The first solo effort by Boris Barnet, Devushka s korobkoy (The Girl with the Hatbox) opened during a pinnacle year for silent cinema. Called “annus mirabilis” by Kevin Brownlow (1), 1927 saw the premieres of Metropolis (Fritz Lang), Napoléon (Abel Gance), 7th Heaven (Frank Borzage), and Sunrise: A Song of Two Humans (F. W. Murnau), not to mention widely popular American fare like It (Clarence Badger), Wings (William Wellman), and Love (Edmund Goulding). In the Soviet Union, Russian cinema welcomed its share of landmark films, when, according to scholar Denise J. Youngblood, the industry “flowered as art and entertainment” (2). Sergei Komarov’s Potseluy Meri Pikford (A Kiss from Mary Pickford), Abram Room’s Tretya meshchanskaya (Bed and Sofa), and Esfir Shub’s compilation film Padenie dinastii Romanovykh (The Fall of the Romanov Dynasty) were all released in 1927. A slate of films also had been planned to commemorate the tenth anniversary of the Bolshevik victory. The St Petersburg collective FEKS (Factory of the Eccentric Actor) came out with S.V.D. about the Decembrist Revolt; pieces of Sergei Eisenstein’s Oktyabr (October) premiered; and, just in the nick of time with a December release, Vsevolod Pudovkin’s Konets Sankt-Peterburga (The End of St. Petersburg). (Dziga Vertov’s jubilee film came out in 1928, the appropriately titled Odinnadtsatyy [The Eleventh Year].)

Soviet audiences had first encountered Barnet picking off glass bottles with a six-shooter as the bodyguard Cowboy Jeddy in Lev Kuleshov’s first feature, Neobychainye priklyucheniya mistera Vesta v strane bolshevikov (The Extraordinary Adventures of Mr. West in the Land of the Bolsheviks, 1924), which emulated American-style stunts and slapstick, with a low dose of edification thrown in. A set designer in pre-Revolutionary Russia, Kuleshov turned film theorist and aspiring director, testing his filmmaking hypotheses among members of his Moscow-based collective. Deprived of celluloid and other resources in the wake of civil war, the collective could only stage “etudes” in support of Kuleshov’s assertions that the juxtaposition of shots created meaning in films and actors perform with their entire bodies, not just their faces.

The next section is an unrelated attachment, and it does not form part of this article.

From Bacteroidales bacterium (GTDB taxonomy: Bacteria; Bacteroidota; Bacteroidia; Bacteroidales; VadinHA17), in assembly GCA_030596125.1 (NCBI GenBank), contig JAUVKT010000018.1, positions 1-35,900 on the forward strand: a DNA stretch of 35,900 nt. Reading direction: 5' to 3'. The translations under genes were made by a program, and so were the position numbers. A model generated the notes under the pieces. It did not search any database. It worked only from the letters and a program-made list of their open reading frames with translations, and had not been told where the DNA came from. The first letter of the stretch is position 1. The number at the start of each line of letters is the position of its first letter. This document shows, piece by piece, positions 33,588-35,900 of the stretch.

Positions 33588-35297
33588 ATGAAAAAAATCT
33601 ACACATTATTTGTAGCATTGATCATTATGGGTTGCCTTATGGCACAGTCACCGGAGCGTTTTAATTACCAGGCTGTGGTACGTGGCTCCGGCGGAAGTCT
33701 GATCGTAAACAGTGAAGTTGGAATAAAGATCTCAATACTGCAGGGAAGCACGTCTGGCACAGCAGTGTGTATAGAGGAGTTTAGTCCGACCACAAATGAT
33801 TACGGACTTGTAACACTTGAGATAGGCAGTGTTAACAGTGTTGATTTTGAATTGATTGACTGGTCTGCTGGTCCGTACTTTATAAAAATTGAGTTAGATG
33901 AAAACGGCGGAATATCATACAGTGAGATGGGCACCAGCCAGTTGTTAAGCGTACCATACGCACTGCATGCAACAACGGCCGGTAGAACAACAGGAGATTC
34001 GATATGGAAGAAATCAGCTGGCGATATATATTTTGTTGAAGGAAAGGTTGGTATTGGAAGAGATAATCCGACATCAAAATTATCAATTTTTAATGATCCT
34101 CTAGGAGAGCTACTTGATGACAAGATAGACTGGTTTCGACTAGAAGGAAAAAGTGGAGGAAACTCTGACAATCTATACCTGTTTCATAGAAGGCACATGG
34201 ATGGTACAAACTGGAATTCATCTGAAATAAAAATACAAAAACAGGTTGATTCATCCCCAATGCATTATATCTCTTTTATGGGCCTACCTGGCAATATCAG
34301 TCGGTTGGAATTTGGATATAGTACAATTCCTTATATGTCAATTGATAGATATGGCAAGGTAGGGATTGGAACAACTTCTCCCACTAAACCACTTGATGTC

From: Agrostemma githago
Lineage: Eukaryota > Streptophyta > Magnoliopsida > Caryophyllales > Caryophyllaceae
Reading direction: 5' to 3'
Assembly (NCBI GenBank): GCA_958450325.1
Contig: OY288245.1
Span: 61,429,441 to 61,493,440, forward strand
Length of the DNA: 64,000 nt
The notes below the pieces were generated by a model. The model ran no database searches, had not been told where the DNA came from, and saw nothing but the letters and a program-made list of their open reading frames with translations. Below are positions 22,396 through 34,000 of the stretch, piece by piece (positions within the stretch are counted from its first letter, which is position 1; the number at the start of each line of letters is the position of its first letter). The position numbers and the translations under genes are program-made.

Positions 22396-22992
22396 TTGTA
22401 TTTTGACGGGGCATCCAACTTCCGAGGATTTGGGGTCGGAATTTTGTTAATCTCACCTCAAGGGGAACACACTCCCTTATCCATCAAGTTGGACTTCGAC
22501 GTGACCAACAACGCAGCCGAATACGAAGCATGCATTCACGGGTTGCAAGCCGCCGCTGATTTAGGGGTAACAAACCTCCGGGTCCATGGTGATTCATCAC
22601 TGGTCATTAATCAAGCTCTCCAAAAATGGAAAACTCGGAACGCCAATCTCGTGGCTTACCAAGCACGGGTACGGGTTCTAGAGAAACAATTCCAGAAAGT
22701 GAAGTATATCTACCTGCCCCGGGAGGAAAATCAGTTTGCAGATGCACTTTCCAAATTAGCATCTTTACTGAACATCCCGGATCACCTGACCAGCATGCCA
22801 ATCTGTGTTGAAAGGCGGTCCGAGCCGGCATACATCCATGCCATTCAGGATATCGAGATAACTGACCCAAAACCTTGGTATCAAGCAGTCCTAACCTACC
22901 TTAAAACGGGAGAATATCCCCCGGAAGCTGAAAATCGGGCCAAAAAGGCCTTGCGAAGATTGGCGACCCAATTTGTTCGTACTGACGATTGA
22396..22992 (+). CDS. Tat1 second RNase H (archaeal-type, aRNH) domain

According to Youngblood’s biographical sketch of Barnet in Movies for the Masses (3), Kuleshov and his wife, actress Aleksandra Khokhlova, were impressed by Barnet’s grace when they saw him box in early 1923, and they invited him to join the collective. Barnet had been a student of architecture, then of painting at the Moscow Arts Academy, when, at 15, the Revolution changed the fortunes of his middle-class family and he found himself looking for work. A set painter for the First Studio of the Moscow Arts Theater, he eyed the legitimate boards from a close distance, as a lisp kept him from becoming a stage performer. In 1920, he joined the Red Army to defend the Revolution, caring for typhus patients at the front. Eventually he got sick himself, with cholera, and, in 1922, he was sent home where he became a professional boxer and instructor, teaching the pugilist arts at Moscow’s Main Military School for the Physical Education of Workers (or, Glavvosh, where he met Vadim Shershenevich, who later co-wrote The Girl with the Hatbox.)